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9 results for Agritourism
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Record #:
23146
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Due to the rise in agritourism and the desire to purchase food directly from the source, some farms in North Carolina now operate stores on their land. The Agers family in Buncombe runs a store, allows guests to pick berries, and offers guided tours of their farm.
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Record #:
17294
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For the folks of today, many have never seen a farm except on television, but farm vacations or stays in the North Carolina mountains are becoming a great way to get back in touch with nature. The number of North Carolina farms that offer farm stays is increasing due partly to agritourism efforts to boost income and also raise awareness about locally sourced goods.
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Carolina Country (NoCar HD 9688 N8 C38x), Vol. 44 Issue 4, Apr 2012, p48-49, map, f Periodical Website
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Record #:
29604
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Sebastiaan and Ariel Zijp host supper clubs under the name The Farmer’s Hands, a tribute to the handcrafted nature of every element of the meal. The couple’s business is rooted in agritourism. Their homestead is the final stop on the Madison County route of Asheville Farm to Table Tours, which brings visitors to several farms and ends with a locally sourced lunch prepared on their property.
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Record #:
29756
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Asheville Farm To Table Tours is a new form of agritourism operated by Ann D. Strauss. The tour takes visitors to various farms where they learn about farm life and mountain foodways. Some of the destinations include East Fork Farm, Spinning Spider Creamery, and The Farmer’s Hands.
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Record #:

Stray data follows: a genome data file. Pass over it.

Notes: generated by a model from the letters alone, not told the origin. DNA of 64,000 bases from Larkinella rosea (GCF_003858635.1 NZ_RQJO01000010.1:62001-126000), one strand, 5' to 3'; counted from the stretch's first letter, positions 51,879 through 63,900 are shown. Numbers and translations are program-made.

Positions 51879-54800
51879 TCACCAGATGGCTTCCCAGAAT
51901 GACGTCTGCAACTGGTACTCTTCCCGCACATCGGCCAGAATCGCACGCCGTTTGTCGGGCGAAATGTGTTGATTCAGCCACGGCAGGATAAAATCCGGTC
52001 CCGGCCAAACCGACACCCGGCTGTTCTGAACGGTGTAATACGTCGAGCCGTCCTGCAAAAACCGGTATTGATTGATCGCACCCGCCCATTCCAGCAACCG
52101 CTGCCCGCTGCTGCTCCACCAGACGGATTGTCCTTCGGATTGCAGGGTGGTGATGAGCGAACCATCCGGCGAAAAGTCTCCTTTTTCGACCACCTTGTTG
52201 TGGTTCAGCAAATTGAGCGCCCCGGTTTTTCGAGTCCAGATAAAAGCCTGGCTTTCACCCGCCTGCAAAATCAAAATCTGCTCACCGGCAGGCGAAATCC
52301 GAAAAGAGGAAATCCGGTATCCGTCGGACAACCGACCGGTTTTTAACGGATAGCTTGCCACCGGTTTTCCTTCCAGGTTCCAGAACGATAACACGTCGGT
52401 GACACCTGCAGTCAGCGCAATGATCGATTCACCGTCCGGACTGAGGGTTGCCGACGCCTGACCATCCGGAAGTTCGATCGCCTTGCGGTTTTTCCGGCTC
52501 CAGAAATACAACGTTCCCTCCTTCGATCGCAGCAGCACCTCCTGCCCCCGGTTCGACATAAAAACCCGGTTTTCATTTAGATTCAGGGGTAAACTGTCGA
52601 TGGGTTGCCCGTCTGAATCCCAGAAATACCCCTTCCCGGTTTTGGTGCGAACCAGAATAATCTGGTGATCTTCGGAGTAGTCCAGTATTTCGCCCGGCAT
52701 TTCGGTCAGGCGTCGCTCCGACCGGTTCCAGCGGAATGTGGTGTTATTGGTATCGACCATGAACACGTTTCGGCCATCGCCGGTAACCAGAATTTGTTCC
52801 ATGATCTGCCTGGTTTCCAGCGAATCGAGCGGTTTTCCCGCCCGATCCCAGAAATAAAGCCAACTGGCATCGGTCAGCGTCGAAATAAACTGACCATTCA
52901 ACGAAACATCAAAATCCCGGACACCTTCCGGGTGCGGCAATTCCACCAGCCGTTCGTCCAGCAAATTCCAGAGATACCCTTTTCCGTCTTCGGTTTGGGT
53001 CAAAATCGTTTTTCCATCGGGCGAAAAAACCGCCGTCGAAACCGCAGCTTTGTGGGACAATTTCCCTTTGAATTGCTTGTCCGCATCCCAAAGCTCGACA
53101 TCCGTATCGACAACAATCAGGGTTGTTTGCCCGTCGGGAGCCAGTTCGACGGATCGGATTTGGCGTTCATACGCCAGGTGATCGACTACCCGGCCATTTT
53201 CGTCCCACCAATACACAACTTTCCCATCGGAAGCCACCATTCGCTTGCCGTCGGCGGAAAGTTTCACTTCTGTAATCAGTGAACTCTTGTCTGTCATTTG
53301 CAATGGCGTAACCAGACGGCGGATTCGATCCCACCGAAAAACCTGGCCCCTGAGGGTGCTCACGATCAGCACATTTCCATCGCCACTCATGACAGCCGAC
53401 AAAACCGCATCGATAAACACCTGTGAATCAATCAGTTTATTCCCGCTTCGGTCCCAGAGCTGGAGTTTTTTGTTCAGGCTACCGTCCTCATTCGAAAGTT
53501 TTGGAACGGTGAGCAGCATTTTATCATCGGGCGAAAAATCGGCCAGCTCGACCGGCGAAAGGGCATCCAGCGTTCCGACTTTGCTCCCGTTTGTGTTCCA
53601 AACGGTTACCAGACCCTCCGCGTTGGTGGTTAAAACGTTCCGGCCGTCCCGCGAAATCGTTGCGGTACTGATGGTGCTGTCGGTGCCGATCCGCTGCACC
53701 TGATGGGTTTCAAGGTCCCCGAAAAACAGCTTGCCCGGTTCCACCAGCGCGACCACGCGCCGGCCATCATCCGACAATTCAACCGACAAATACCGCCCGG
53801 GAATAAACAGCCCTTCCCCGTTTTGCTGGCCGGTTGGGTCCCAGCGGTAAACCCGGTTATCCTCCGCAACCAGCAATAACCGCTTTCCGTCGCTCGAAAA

29855
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Pamela Zimmerman continues her family tradition of growing berries by running Zimmerman’s Berry Farm in Marshall, North Carolina. Zimmerman likes to be transparent about the growing process and aims to connect people to their food, farms and agricultural heritage. Each summer, Zimmerman’s Berry Farm participates in the Farm Tour organized by Appalachian Sustainable Agriculture Project.
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Record #:
31147
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King addresses how planners can foster the development of local food systems and provides examples from across the state.
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Carolina Planning (NoCar HT 393 N8 C29x), Vol. 38 Issue , 2013, p42-44, bibl
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Record #:
31180
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Cas Booe grows, processes, and sells his Yadkin Valley Popcorn at Shallowford Farms, a family owned and operated agribusiness located outside of Winston-Salem, North Carolina. Also known as the Popcorn King, Booe’s popcorn comes in a variety of flavors and forms, and has won national awards. In this article, Booe discusses his background, daily farming operations, marketing, and tours offered on the farm.
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Carolina Country (NoCar HD 9688 N8 C38x), Vol. 35 Issue 12, Dec 2003, p23-25, il, por Periodical Website
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Record #:
37166
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With the same theme as another article in this edition, Susan Stafford Kelly's, “For the Love of Fish,” this article profiles North Carolina companies owned by the same families. Among the forty were Joe Sugar’s of St. Paul’s, founded 1916; Winston-Salem’s Quality Oil, established 1937; Raleigh’s Capitol Broadcasting, founded 1937; Morehead City’s El’s Drive-In, established 1959.
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Record #:
38204
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A Charlotte couple traded an urban life for rural life in buying a farm, with the expected part of their pastoral plan involving animals like llamas and horses. The unexpected member of their animal menagerie was alpacas. This in turn yielded an unexpected result for their dream home: it became Good Karma Ranch. What the couple calls an “adult camp” currently specializes in agritourism, products made from alpaca fur, and BYOB gatherings. The expanded version of “adult camp” at Good Karma Ranch will soon include yoga and wine and paint nights.